I am learning how to juggle three balls. I was trying to relate the concepts of working memory and cognitive load theory with a concrete example and learning how to juggle three balls made a perfect sense to me.

And, I also wanted to experiment on myself. First, I would try to learn juggling by watching a few juggling experts on youtube. Then try to figure it out myself on how it’s done — The Ekalavya way of learning archery. I made sure not to click any videos with “Learn how to…” or “Juggling for beginners…” Tempting thoughts though.


The corona pandemic. The need to keep the teaching and learning going.
Every teacher scrambling and doing what they can with whatever they have.

This is what I’ve been doing, and hope this general, bare minimum, lean lesson plan helps other teachers teaching online (while remaining sane).

I teach in a grad school, and the classes run for 120 mins synchronously, twice a week.

Prep before the class:
UbD based Lesson Plan
a. What is the big idea of this chapter/session?
b. How do I know the students have learnt this big idea?
c. What structure/activities/materials/articles do I need?


When I reflect on my school/college days as a student, my responsibility as a learner was basically to:
- attend the classes regularly,
- act obedient
- listen to the teachers,
- take notes (copy notes),
- prepare (re-read and memorize) for the exams
and do it all over again and again for many many years.

On the flip side, the basic responsibility of teachers was to:
- teach the content
- act strict
- supply notes
- conduct revision classes (check the memory)
- give exams
and do it all over again and again for many many years.


At EA, we are passionate about empowering teachers, students, and professionals so that they can create more impact in the society. And we do so by creating amazing workshop experiences. That’s what we have been doing — sharpening our skills in understanding, designing, and facilitating participant-centric workshops so that they leave with a sense of empowerment. Just like earlier years, 2019 has been an awesome year of sharing, learning, reflecting, and growing. We want to thank all the schools, colleges, and institutions we’ve worked with this year. You guys are awesome.

Workshop @ Women Lead Nepal
Workshop @ Women Lead Nepal

Just about an hour into a workshop session for teachers, we were having the participants write a short reflection on their teaching rituals. Suddenly, out from the last table in the hall, this guy comes walking towards me. He looked like a leaner version of Rajesh Hamal, only a bit shorter, possibly a lot meaner.

He blurts out: “You know I’m also a teacher trainer. What you have been doing is quite boring. In my training sessions, I use a lot of movie clips and motivational clips to motivate the teachers. Why don’t you use such videos?”

I didn’t see…

Recently, we held a two-day workshop for the faculty members of Prime College. After the usual ice-breaker, I had this slide up, asked the participants to write them down, and share their responses.

While they were writing down their teaching & learning assumptions, I somehow slipped into my past and thought about my early days as an English language teacher in a private school.

The first two years of my teaching career were a disaster. With shame and regret, I have to admit that I was nothing but an arrogant teacher who would walk into the class with “Hey, I’m…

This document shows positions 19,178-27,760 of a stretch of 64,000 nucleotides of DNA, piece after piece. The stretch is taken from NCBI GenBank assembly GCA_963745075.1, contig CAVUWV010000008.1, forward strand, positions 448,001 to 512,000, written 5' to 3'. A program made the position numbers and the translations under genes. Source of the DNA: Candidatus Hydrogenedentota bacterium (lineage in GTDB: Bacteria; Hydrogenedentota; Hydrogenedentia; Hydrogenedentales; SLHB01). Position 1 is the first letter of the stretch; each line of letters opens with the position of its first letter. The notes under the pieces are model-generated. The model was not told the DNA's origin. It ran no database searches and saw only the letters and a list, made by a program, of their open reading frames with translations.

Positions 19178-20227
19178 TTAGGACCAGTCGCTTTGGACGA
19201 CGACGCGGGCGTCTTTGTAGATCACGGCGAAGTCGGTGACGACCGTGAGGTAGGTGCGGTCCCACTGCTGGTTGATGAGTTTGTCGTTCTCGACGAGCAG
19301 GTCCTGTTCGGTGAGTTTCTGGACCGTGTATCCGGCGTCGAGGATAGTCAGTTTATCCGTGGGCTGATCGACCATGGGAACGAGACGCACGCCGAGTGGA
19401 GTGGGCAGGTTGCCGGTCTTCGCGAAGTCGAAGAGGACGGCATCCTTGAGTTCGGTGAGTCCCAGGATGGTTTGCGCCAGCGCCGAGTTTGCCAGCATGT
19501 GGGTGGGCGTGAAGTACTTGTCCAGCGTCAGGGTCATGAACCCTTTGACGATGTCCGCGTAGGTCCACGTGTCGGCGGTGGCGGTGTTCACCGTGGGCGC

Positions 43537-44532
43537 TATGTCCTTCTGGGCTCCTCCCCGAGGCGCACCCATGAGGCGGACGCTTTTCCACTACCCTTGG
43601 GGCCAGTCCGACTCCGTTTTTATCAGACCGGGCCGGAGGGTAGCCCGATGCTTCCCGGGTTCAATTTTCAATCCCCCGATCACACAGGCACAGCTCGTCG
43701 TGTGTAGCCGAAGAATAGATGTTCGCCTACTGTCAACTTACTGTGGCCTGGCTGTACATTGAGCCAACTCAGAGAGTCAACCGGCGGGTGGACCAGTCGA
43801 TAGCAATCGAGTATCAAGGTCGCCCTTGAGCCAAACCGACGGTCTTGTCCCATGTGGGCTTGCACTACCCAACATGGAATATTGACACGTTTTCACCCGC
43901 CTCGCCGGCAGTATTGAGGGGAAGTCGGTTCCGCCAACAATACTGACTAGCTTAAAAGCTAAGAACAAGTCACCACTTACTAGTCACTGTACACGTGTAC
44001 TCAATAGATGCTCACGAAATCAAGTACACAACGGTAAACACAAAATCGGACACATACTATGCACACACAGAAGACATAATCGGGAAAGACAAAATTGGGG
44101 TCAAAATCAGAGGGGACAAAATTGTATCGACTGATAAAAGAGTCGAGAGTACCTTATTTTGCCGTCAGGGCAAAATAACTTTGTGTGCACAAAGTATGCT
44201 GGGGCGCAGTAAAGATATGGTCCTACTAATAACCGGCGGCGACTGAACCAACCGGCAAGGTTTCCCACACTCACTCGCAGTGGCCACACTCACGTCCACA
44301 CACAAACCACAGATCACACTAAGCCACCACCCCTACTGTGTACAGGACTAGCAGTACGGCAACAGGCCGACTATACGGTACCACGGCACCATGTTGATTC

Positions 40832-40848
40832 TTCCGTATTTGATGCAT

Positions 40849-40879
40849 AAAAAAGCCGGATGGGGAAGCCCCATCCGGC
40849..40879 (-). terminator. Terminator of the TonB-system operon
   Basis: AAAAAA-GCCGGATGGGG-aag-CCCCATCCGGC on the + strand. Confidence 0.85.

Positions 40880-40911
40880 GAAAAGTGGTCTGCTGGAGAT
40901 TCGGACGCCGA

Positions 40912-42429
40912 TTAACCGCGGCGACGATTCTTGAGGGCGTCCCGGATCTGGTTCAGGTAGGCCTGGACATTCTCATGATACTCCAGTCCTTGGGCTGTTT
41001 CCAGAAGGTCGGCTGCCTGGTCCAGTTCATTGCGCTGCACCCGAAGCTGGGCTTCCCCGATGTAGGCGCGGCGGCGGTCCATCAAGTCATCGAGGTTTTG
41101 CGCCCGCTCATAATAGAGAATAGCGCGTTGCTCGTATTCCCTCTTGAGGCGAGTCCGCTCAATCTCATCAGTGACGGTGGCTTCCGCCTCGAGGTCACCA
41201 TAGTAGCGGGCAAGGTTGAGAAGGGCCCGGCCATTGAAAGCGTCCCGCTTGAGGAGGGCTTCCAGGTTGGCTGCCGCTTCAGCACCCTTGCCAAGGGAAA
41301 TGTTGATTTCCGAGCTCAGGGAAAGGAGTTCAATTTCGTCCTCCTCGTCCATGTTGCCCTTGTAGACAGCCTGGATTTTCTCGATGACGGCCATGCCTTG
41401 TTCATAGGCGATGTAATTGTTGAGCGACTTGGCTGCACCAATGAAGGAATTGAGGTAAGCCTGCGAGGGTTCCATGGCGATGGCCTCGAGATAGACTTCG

Are you creative?

If you are reading this, think about this question for a while. Now I want you to give yourself a rating on the scale of 0 to 10: rate how creative you are. Now, ask. Why didn’t you give a 10 for yourself? (Oh, did you give yourself a 10? Awesome. Why did you give a 10?)

So are you creative? Yes, you are. And, that’s what Ulla-Maija believes. “Don’t make excuses of not being creative,” saying this Ulma-Maija started the day with her session on Creativity. Every one of us can be creative if we work…

Let me ask you. If you were to secure your physical property (your house) from any fire related damage, electric short circuit or electric appliance malfunction, what would you do as a precaution?

I’m sure, this is what you would do. You’d make sure that everything’ gets designed and fitted 100% accurate while constructing your house. You’d also get some sort of smart alarm system installed. And you’d probably also get insured.

And, you would probably contact us because we have a company called “Safemandu”.

That was an idea we could bank on.

Well, that’s what we thought during the…

Unlearning Learning Styles and Personality Types
(and what it means for teaching and learning)

I always believed every one of us had specific learning styles and we all fell under certain types. Like, I am a non-math type. Despite having scored well on both math papers of the SLC exams (thanks to tuition center and guess papers), I have always sucked at math.

But I was completely dumbstruck while watching Tesia Marshik’s Ted videoLearning styles & the importance of critical self-reflection” in which she claims that individual learning styles and types don’t actually exist. She claims the popular belief…

“I love coming to your class because you let me be me.”

That single sentence from a student made me realize what I was doing wrong and right in the classroom.

But before I go into this, let me share with you this first.

I just finished watching Chris Emdin’s powerful and thought provoking video titled “Reality Pedagogy” in which he insists teachers to first understand students, their culture and their context, and only then teach them the content.

His argument is pretty simple. Even when teachers do have sufficient content knowledge, many still lack the tools necessary to address…

Umes Shrestha

Teacher. Teacher Developer. Right-brain@Empowerment Academy

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